Medical Chronicle

Be yourself, be real

Photo sent from the boat Foresight Natural Energy, on January 13th, 2017 - Photo Conrad ColmanPhoto envoyée depuis le bateau Foresight Natural Energy le 13 Janvier 2017 - Photo Conrad ColmanMoonlight South Atlantic

There was the joy of endless surfing, the wild beauty of the Southern Ocean, the captivating flight of the albatrosses, the rounding of Cape Horn, but also the pride of finding the right route, perfect manoeuvres, the ability to withstand the physical and mental pressure, the pains and doubts. So much going through your mind. On the tracker, we see the route taken by the boat. A wavy line indicating strong winds, options, damage, repair work…  Thanks to the photos and videos, pictures remain and time stands still. The first light of dawn indicates the atmposhere for the day to come. In the pitch black night, a glimmer appears to the east. A line, then the sun appears, revealing the clouds. The deep blue sea regains its colour. Turquoise, before the full sunshine turns it golden. A group of dolphins got close to dance around the bow, as if they were saying hi!

In your job as reporter, you filmed that magic moment. It’s hard to express your feelings and how magical that moment was, but there were some great pictures. A postcard from the Southern Ocean, a place that very few people will see for thmselves. Looking beyound the difficulties, this life at one with the sea was what you were looking for, a privilege you are well aware of and one that you wish would continue.

You look back at what it took to get here. It has been a long race and not everyone was able to complete it. Paris, the metro, a folder in your hands. Meetings and appointments. Time slips by. You’re not sure you’re going to make it. The best boats have already been sold or chartered. But the big problem is if you don’t find a partner, you won’t have the budget and there will be no race.
The obstinacy will pay off. You could see that they were interested in your project. It’s now or never. In front of everyone, you give it your all, the sea, the wind, the trade winds, the boat, surfing in the Forties. The sunshine enters the office. Once the contract is signed the company’s staff will unite around the project and you. But first, you have to answer their questions. “Are you in with a chance of winning?”
- It’s going to be very hard. But the key thing is sharing the adventure with others. We have three months of coverage. So much to say!
A few days later the head of communications calls you to say they are happy to join you. There is the satisfaction that you managed to convince them, but that is just the start. Now the work begins, even if the hardest part is over.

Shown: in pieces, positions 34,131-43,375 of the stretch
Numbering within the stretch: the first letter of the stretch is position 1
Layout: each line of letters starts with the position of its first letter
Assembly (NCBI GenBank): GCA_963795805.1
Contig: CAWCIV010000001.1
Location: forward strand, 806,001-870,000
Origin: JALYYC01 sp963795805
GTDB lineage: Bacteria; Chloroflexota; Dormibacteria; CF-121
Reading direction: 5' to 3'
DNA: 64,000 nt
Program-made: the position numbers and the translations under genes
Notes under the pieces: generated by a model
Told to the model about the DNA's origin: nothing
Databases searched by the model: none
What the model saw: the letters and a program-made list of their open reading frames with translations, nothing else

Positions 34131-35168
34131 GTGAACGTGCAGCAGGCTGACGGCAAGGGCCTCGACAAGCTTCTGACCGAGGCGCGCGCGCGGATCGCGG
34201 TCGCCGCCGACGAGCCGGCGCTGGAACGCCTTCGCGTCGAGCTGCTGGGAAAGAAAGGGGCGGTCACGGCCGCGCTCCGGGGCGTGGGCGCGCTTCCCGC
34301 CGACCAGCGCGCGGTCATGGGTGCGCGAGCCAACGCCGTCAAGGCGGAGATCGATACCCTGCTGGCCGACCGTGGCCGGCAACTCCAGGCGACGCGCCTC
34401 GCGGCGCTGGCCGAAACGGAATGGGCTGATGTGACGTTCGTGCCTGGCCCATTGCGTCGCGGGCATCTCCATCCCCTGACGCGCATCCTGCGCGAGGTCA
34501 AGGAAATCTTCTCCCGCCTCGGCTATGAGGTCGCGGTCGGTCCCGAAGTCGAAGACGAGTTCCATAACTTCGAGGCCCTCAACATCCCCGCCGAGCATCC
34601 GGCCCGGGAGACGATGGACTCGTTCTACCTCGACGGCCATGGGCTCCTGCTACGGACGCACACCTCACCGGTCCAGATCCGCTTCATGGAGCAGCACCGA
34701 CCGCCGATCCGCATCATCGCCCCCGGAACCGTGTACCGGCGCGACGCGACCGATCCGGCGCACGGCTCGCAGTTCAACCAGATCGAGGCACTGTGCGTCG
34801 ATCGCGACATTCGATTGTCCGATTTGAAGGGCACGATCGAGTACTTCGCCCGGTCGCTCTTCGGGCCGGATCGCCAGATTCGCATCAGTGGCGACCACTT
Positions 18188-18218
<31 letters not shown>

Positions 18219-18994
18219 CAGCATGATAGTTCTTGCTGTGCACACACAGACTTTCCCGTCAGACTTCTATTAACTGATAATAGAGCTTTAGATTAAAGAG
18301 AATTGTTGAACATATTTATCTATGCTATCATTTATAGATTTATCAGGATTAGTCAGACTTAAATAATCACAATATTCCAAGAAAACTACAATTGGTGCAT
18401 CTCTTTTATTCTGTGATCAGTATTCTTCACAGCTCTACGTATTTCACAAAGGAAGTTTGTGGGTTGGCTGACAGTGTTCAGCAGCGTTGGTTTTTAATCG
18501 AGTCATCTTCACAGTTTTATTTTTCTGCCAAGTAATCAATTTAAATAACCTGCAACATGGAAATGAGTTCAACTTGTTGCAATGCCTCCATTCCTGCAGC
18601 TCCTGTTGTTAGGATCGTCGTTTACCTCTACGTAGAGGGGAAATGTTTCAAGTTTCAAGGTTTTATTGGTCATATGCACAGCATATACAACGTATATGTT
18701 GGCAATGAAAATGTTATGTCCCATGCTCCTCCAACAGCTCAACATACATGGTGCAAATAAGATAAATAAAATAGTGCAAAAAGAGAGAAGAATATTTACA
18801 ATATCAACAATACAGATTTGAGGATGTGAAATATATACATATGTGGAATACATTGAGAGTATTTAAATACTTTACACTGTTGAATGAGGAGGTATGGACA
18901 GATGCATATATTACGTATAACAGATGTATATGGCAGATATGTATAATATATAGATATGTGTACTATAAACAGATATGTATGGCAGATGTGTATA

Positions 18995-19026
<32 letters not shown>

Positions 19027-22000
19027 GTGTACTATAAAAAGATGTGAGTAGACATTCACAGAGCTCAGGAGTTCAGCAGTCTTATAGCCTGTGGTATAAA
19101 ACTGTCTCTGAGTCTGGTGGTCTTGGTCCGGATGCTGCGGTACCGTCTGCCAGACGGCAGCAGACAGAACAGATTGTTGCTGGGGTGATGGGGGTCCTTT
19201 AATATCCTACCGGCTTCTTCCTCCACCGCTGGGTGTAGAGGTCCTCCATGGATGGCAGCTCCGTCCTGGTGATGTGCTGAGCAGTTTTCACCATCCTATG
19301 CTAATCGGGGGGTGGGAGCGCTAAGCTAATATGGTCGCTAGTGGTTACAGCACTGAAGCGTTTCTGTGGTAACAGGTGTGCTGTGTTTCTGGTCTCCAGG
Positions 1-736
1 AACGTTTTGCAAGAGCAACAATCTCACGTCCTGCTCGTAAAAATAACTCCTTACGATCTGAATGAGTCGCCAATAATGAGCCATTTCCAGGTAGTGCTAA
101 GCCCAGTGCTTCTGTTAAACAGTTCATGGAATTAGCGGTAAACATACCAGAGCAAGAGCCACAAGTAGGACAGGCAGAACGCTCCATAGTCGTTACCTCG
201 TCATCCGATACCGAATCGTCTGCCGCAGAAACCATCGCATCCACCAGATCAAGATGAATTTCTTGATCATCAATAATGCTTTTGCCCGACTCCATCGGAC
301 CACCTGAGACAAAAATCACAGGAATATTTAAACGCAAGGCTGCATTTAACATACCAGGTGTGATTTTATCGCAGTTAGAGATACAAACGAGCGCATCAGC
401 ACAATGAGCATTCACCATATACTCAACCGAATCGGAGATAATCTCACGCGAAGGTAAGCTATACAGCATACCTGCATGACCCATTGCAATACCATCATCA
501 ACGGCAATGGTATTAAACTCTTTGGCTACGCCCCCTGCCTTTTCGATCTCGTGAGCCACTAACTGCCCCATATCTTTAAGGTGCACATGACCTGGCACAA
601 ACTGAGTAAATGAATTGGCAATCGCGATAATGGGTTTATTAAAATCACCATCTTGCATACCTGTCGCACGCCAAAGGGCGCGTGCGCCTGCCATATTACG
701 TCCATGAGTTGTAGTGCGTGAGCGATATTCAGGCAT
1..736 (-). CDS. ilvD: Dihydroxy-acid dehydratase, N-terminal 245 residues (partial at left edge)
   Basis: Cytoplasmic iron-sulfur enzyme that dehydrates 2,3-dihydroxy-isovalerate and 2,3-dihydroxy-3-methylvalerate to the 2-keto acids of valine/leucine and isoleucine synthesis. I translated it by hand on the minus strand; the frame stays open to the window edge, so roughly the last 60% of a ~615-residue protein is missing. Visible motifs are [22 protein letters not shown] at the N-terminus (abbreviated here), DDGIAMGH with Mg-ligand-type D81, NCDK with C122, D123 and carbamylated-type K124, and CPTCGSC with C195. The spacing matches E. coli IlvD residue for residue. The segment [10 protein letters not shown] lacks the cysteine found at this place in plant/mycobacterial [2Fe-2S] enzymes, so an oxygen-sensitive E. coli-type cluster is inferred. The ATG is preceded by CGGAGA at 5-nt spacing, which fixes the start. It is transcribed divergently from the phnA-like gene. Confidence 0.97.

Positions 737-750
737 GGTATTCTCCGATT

It was all down to your personality, your skills, your ability to convince others, your enthusiasm. There’s not just the financial aspect, as there also has to be that click when they agree to back you. The relationship between the skipper and his partners. The human aspect is at the heart of this sporting event. It’s all you in this event. There are no cameramen filming you. You have to do it yourself during the eighty days or so. Some skippers find it easy to charm others. They fascinate, amuse, conjuring up images or making us dream. There are those are enjoying themselves and it comes naturally and is spontaneous. Others are more methodical, giving details and explanations. Others are much quieter and keep things to themselves.

There are few sports, where people have to expose themselves to the elements for so long, but that is what brings the sailing fraternity together. It’s not because you’re a specialist in VMG, troughs or carbon fibre. These are real people we discover, admire and appreciate. This sport is not one of muscular men and their machines that interact for a few seconds or minutes. At sea, there is the endurance aspect and the importance of know-how too. You have to deal with how you sleep, eat, deal with accidents ort sicknesses. You have to be a mechanic, electrician, electronics and computer expert, meteorologist, router, sailmaker, rigger carbon specialist. But you also need to be a film director, script writer, actor and editor. This is not just a sporting event, but also a human adventure.

Some people wonder how the sailors manage to keep up this pace for so long. Are they on something? The answer is clear: impossible. Impossible to use any products to manage your sleep even for a short time. Stop the pills and the situation would be worse, leading to dozing off a nd a lack of attention, which would be extremely dangerous. It is also impossible to use products to build up your physical strength, as that would require regular tests. You would have to increase the doses to have the same effect and then the body would not cope.

No one believes this is possible and no one wants to mess around with that sort of stuff when you are alone out there. The sea is a hostile environment so you cannot cheat it. On top of that these sailors are all aware of how lucky they are to be in this completely natural world. You have to be yourself to be able to appreciate it and live in this universe.

Dr Jean-Yves CHAUVE

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